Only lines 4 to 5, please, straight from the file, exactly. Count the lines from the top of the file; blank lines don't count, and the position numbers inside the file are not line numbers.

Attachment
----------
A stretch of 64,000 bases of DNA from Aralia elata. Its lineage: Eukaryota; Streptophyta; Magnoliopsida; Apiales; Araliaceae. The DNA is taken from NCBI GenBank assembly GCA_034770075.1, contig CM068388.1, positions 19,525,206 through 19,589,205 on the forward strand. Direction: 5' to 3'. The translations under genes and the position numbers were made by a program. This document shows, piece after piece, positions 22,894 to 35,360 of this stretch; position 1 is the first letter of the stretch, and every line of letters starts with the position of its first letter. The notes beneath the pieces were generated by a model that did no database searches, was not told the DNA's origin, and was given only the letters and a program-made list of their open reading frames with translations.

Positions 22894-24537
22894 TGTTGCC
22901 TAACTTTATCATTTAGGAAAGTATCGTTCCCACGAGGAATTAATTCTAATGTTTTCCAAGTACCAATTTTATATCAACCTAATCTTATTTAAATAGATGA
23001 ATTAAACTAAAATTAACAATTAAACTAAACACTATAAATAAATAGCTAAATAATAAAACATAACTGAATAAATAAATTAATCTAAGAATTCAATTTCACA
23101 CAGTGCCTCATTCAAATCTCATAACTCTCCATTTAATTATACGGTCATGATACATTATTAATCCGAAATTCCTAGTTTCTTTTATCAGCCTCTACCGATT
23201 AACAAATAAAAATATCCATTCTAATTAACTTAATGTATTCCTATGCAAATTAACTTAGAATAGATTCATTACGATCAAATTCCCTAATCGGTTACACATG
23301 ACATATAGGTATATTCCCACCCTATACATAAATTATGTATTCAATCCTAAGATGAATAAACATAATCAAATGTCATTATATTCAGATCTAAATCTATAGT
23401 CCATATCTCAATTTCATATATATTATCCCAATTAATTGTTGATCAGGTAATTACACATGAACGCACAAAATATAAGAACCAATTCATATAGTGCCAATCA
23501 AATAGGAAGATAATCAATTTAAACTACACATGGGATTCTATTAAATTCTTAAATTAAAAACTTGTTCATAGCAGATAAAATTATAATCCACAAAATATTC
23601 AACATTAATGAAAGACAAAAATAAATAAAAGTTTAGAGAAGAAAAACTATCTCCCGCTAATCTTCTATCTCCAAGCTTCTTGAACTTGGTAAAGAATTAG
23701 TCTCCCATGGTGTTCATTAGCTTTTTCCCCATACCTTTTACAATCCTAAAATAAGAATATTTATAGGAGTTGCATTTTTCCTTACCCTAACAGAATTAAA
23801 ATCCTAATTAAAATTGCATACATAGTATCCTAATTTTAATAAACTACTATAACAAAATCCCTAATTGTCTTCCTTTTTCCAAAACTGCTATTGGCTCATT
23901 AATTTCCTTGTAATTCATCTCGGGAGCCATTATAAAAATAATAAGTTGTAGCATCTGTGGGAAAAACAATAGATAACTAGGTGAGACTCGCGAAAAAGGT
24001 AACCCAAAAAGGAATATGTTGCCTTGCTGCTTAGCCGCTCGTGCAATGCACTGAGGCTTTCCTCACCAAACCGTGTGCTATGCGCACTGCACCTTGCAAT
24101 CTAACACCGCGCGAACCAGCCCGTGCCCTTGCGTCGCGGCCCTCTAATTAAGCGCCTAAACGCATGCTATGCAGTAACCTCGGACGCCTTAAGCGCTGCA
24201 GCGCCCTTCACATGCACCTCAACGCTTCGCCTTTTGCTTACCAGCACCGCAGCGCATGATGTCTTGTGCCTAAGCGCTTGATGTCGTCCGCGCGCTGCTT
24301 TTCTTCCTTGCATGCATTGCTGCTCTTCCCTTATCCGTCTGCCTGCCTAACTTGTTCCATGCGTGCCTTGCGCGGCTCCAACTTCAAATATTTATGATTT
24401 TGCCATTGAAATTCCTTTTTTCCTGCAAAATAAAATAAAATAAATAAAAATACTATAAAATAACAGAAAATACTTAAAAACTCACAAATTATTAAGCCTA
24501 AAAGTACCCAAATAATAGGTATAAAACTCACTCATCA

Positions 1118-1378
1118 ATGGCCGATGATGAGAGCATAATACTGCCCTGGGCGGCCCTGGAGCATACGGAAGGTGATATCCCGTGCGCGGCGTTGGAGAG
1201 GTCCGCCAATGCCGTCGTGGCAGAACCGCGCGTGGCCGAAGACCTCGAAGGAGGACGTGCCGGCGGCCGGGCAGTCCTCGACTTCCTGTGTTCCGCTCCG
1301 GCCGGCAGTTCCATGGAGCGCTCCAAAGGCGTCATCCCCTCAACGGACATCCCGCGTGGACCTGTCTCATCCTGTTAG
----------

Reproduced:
22901 TAACTTTATCATTTAGGAAAGTATCGTTCCCACGAGGAATTAATTCTAATGTTTTCCAAGTACCAATTTTATATCAACCTAATCTTATTTAAATAGATGA
23001 ATTAAACTAAAATTAACAATTAAACTAAACACTATAAATAAATAGCTAAATAATAAAACATAACTGAATAAATAAATTAATCTAAGAATTCAATTTCACA